Since N and I have been doing this critique thing with each other for a while now, it’s no surprise that we’ve picked up on patterns in each other’s work. The word, “more,” comes up a lot. In Her Last First Kiss, Hero is an artist, and N and Mr. N are both artists, and one of Hero’s preferred mediums is one of Mr. N’s preferred mediums -I did not plan that, it happened that way, as such things sometimes do- so this is an extremely useful connection. In this scene, Hero is one gobsmacked fellow, unprepared for encountering Heroine for the first time, especially in the place and context, and he’s knocked off his axis by the experience.

N marked this passage as one of my “more” places. Hero needed to see more. Sure, it’s nice that Heroine has symmetrical features, but it’s more than that. Her hair isn’t  only “brown,” but sienna and umber and the color a perfect cup of tea is before the milk goes in, and he doesn’t have all his paints with him, but he’s in London, so he’ll have to go buy them and he doesn’t have a painting room here yet and uh, what did the other people in the room just ask him? He wasn’t really listening. Oh crud, she looks impatient. How long was he off in art world? Stuff like that.

This is good. This is stuff I need to know, to bring Hero and Heroine’s story and their world to life on the page. It’s also scary. That lush detail stuff is what I love in historical romance. 1784 people are not 2017 people. They have a whole different frame of reference. Hero is always going to see in terms of lines first and then colors. Heroine is always going to want to make order out of chaos (and Hero is pretty much a whole lot of tall, ginger, misunderstood chaos on two legs) so that’s always going to affect the choices they make, and the windows through which they observe, and participate in, their world. This is why I go for emotionally complex historical romance over, say, funny contemporary (which is a whole other skill set.)

At the same time, it requires silencing (or at least muting) years of “whittle it down” and “make it simple” and “fast, fast, fast” and other commonly heard pieces of writing advice, some of which are not as well suited for this kind of story. There is no writing cabal that has hard and fast compulsories on this kind of things. To put it in terms Hero can understand, I get to color with all the crayons in the box. The good thing about that is that the combinations are endless; I can dive in, go nuts, put hot pink next to red-orange and scribble gray on top of the whole thing. I can work it so that the difference between blue-green and green-blue makes total sense, throw a neon in with a pastel if that’s what the particular picture needs.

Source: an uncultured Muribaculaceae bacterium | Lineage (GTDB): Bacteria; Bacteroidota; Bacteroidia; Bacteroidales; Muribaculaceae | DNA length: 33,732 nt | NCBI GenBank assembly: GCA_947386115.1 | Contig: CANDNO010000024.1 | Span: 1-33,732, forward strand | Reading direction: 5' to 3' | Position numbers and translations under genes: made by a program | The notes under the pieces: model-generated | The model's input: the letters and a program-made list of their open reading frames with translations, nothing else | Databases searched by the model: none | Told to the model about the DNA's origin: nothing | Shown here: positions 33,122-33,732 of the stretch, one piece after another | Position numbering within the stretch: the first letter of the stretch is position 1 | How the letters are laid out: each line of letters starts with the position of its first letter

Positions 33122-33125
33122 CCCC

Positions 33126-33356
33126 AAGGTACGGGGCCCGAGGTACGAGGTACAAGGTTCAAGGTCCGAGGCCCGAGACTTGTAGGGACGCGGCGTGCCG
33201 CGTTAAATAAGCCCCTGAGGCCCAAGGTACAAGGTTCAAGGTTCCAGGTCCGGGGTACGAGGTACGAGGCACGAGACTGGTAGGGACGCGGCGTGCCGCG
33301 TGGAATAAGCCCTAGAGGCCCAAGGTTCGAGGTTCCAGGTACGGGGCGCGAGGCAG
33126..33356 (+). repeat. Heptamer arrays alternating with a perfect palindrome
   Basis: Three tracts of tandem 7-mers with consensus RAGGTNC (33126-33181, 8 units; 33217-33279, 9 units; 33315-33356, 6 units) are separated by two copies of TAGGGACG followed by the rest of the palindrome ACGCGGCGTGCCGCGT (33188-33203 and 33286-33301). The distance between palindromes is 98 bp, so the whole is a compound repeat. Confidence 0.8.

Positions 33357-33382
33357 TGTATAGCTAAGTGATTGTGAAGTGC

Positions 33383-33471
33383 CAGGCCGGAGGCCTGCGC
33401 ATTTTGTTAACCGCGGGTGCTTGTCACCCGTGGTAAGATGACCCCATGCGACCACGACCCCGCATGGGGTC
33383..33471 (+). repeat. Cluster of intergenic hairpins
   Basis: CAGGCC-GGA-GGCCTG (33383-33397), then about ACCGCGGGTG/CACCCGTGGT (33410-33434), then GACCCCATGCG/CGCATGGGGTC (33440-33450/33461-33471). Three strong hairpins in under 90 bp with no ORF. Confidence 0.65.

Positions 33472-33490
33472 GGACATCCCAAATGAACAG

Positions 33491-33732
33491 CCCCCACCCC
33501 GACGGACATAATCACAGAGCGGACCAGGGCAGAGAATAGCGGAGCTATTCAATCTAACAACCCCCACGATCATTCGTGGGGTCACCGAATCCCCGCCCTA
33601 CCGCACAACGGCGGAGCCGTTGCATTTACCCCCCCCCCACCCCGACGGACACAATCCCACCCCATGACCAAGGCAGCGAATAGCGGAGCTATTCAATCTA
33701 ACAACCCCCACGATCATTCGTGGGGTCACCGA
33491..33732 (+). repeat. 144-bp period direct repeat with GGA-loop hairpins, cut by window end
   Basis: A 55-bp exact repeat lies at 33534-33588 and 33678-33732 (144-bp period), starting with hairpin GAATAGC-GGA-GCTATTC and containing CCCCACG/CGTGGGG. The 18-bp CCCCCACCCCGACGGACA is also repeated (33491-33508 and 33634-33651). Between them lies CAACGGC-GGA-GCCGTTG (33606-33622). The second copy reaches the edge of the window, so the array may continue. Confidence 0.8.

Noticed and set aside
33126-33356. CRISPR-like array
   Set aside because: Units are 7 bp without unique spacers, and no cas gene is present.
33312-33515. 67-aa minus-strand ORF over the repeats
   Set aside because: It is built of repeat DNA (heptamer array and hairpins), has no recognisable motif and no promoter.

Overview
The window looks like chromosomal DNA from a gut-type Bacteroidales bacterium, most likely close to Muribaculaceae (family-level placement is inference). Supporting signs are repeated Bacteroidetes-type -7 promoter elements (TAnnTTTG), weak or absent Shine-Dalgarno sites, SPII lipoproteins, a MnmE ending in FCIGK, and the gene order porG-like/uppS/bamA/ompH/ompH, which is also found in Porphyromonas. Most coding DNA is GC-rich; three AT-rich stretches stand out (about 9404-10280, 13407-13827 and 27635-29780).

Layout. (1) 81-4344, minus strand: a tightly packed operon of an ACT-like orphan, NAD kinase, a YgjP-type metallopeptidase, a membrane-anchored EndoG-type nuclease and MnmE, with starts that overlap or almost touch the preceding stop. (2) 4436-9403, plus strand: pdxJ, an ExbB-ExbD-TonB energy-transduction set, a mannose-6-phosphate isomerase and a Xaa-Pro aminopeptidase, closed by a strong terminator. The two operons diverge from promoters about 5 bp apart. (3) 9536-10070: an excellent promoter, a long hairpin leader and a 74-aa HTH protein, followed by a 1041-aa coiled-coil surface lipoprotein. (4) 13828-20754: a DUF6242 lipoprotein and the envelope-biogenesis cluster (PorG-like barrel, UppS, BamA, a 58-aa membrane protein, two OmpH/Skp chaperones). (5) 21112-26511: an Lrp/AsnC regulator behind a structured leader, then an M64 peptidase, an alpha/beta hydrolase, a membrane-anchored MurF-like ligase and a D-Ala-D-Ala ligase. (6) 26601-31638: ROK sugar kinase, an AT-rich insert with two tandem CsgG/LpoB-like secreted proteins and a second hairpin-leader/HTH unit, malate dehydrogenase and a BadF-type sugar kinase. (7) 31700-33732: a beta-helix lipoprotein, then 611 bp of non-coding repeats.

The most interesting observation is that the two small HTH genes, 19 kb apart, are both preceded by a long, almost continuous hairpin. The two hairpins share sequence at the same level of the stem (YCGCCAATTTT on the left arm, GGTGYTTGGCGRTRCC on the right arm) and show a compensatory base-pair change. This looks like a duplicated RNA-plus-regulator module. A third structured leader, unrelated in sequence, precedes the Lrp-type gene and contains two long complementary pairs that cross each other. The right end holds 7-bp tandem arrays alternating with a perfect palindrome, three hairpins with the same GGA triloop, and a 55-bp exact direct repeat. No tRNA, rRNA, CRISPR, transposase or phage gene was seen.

The scary thing about that is also that I can go nuts. More combinations means more combinations that could go wrong, and what if “they” don’t like it? Oh, but, what if they do? Ships in harbors and all that rot. I’d rather take the chance than be safe. As Critique Partner Vicki once said, “intentionally go too far.” It’s easier to take out than to put in, very much so. So that’s what I’m doing now. Making notes on where I can do that whole “more” thing, and then moving along as though I had already made those changes. I’ll get those on the next pass. My goal is to get this book out in the world, on an editor/publisher’s desk, or on the road to indie release, before December.

Am I going to fall somewhere on that road? Yes. That’s not what matters. What matters is that I get back up, ice that twisted extremity, and dive in as deeply into the characters and their world as I possibly can. Kind of appropriate that my ankle twisted before the critique session began, in that regard. By the time Mr. N came to collect us, I was ready to see if I could put weight on my ankle (I could) and Panera Worker came back by our table with a big smile and a free pastry ring, to make the day better. I’m pretty sure not all rewards of keeping on keeping on in this writing game come with cream cheese and cherry filling, but, sometimes, they do.



Yesterday, it snowed. A lot. I don’t have any numbers to track the exact measurements, but this is what the view from my stoop looked like around four in the afternoon: